Mutual Funds vs Segregated Funds

5 mins read
by Angel One

If you’ve decided to put part of your money to work, you may be wondering which investment would provide you with the most return on your investment. Mutual funds and segregated fund policies are two of the most popular investment options among investors today.

What is the difference between MFs and segregated funds?

A mutual fund is a vehicle through which participants pool their money together in a fund that a qualified investment firm manages. It is a very tempting investment option for many people since it is cost-effective and tailored to meet your specific risk tolerance requirements. Investing in a diversified portfolio can help reduce your exposure to market swings, which can be beneficial.

A segregated fund policy is comparable to a mutual fund policy in that investments are pooled together, much like mutual funds. However, unlike mutual funds, a segregated fund policy includes insurance guarantees that can safeguard a significant portion, if not the complete amount of your initial deposit.

Now, let’s take a closer look at the advantages of mutual funds and separate investment vehicles.

Advantages of Mutual funds

Fees are being reduced.

Mutual funds may not have the insurance guarantees that segregated funds do, but this is one of the reasons why they are far less expensive to purchase. The management and insurance expenses associated with segregated fund policies are typically more expensive than mutual fund investments. As a result, mutual funds may be a better option for some investors than other types of investments.

Various investment possibilities are available.

Because mutual funds come in various shapes and sizes, it is possible to put together an investment portfolio tailored to your risk tolerance. Growth-oriented speciality funds are available to assist you if you want to take a more aggressive approach to your investment strategy. And if you want a more conservative strategy, there are funds available that are tailored to your level of risk tolerance.

Because of this, mutual funds are frequently the first sort of investment that young people experiment with after landing their first job and earning their first dollar. However, because of the wide range of mutual fund options available, someone who begins investing in mutual funds in their teens or twenties may be able to continue investing in them – after having adjusted their investment style to account for changes in risk tolerance – as time passes and they move through different stages of life.

Advantages of segregated funds

Guarantees of retirement and death benefits

Having segregated fund insurance has several advantages, one of which is that it provides guarantees on your initial investment. As a general rule, you can choose a return percentage of 75 per cent or 100 per cent, which means that even if the market declines, you’ll receive a significant portion of your original investment back when your insurance reaches its maturity date.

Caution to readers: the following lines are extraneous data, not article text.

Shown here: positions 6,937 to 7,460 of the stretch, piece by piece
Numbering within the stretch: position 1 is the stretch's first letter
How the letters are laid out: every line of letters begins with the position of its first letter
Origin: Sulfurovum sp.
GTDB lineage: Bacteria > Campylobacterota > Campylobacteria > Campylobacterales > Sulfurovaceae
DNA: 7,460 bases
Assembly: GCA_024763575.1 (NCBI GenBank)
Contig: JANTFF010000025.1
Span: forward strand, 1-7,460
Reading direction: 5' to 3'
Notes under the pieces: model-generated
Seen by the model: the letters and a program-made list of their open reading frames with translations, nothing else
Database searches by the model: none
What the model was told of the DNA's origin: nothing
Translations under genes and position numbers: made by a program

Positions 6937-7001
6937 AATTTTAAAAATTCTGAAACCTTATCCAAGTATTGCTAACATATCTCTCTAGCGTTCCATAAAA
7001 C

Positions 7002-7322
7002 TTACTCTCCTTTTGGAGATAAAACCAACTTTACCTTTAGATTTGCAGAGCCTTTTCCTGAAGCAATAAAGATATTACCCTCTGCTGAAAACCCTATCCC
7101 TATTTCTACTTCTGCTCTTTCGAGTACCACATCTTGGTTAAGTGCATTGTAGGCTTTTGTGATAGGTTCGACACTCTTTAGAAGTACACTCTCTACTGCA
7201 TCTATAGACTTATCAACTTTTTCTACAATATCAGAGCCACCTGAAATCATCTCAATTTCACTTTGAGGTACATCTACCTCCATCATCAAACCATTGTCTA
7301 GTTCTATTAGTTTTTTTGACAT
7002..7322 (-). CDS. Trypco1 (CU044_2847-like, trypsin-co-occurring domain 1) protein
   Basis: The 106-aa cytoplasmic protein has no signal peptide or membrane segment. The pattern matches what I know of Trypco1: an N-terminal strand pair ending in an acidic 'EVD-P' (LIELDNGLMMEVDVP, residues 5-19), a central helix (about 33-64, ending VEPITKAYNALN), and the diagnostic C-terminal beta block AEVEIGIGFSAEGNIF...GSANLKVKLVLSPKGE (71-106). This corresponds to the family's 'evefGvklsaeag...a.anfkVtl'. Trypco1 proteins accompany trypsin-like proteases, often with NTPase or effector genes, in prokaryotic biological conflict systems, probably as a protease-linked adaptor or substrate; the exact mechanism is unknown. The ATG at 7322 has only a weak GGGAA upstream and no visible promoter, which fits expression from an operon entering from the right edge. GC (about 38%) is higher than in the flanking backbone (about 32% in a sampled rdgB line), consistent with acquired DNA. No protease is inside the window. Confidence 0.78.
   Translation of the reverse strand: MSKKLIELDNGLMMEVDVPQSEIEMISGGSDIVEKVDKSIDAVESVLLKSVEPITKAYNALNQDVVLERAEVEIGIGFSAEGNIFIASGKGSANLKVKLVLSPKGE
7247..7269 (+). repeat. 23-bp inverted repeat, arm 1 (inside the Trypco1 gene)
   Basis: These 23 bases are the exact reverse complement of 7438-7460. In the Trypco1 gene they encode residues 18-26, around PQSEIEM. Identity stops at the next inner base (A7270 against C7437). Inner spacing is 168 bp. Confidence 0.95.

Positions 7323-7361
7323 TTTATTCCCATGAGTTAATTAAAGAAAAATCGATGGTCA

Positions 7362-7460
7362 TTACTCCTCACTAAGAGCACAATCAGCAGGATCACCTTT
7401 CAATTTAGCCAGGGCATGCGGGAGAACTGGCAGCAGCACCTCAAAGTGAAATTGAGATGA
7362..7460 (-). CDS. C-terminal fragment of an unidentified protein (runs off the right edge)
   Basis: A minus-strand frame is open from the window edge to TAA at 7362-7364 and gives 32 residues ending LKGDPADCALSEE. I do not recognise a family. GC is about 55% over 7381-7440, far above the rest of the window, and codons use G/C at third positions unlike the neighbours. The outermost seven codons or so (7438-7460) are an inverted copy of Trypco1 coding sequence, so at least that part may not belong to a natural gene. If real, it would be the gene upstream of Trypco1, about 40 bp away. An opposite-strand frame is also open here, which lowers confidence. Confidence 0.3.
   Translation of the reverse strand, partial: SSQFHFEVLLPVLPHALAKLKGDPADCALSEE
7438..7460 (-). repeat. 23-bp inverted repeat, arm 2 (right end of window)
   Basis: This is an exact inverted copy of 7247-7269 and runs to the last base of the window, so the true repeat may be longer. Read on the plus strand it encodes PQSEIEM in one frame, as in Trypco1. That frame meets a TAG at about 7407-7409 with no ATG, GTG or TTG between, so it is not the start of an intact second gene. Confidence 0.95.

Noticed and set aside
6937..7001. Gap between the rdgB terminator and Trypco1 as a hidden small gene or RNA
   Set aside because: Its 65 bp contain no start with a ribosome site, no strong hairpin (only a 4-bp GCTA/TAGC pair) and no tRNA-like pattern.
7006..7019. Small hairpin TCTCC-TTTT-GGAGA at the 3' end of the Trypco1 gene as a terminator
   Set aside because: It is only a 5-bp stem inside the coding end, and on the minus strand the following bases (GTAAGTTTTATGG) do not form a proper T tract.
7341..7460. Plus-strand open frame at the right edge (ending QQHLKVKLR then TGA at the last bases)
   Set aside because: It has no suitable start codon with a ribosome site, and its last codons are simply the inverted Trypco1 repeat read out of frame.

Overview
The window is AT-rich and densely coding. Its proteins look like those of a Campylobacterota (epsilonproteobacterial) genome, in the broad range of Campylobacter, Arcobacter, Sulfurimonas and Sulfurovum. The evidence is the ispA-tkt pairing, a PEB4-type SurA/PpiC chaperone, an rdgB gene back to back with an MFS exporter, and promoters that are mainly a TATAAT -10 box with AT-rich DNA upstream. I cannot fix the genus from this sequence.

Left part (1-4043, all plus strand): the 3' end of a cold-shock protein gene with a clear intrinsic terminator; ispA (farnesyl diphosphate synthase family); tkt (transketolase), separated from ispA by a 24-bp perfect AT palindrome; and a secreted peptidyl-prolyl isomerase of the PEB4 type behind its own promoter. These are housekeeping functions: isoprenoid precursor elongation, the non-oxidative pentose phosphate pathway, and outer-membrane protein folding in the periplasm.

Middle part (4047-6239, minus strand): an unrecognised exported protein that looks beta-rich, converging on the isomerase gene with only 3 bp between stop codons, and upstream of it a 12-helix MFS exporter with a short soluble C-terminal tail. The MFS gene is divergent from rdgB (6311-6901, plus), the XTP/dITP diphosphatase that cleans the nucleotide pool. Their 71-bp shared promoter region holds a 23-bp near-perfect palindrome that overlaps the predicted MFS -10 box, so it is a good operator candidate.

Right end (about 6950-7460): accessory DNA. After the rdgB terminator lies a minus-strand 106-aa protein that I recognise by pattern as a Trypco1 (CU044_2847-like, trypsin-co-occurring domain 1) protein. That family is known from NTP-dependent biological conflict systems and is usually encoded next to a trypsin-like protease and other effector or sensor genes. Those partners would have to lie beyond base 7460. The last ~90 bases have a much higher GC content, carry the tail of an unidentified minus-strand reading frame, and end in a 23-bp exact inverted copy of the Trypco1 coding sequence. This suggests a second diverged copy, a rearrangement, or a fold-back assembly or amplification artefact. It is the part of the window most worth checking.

In addition, a death benefit guarantee is included with a segregated fund policy. This means that your designated beneficiary (or beneficiaries) will get the more significant the market value of your investments or the guaranteed amount at the time of your death. Consequently, segregated funds are a fantastic option for individuals concerned about how their assets will be handed to their dependents after they die.

This resets your market gains so that you can “lock-in” your profits.

For an extra cost, you can choose to “lock-in” your gains as part of the principal when you reach the maturity or death guarantee dates of your segregated fund policy. If your principal investment increases in value, you may be able to lock in at the new total, which would become your new guaranteed amount.

As a result, if you die or keep the fund until it reaches the maturity guarantee, you or your beneficiaries will receive the new total rather than the original sum received.

Estate planning is essential.

All segregated funds allow your beneficiaries to get your money without the cash passing through your estate when estate planning. Therefore, your insurance proceeds will not be affected by taxes or other costs connected with settling an estate. Because segregated funds plans are often paid out to beneficiaries within a few weeks of the paperwork being submitted, it also means that your beneficiaries will receive their money sooner.

In contrast, you can make arrangements for your registered mutual funds’ savings to be passed on to the beneficiaries after your death if you like. While if your spouse is named as beneficiary, your funds will be delivered to them immediately, while other sorts of beneficiaries, such as friends or charity, will be required to wait longer.

Creditor and liability protection are two important considerations.

One distinction between mutual funds and segregated fund policies is that the latter may provide creditor and liability protection in certain circumstances. For example, where you have named one or more types of beneficiaries – such as a spouse or a child – your assets held in segregated fund policies, whether registered or non-registered, may be safeguarded from creditors. This means that your assets will be safe from creditors in the case of your death and will be handed on to your beneficiaries instead of being sold to pay off debts.

Suppose you have assets in segregated fund insurance. In such a scenario, you will be able to secure your assets in the case of a lawsuit being launched against you because of the liability protection provided by the policy. You may also be less prone to liabilities that could result in a decline in your assets if you have segregated funds policies in place. Creditor and liability protection combined with the potential for creditor protection could make segregated fund plans an excellent alternative for business owners.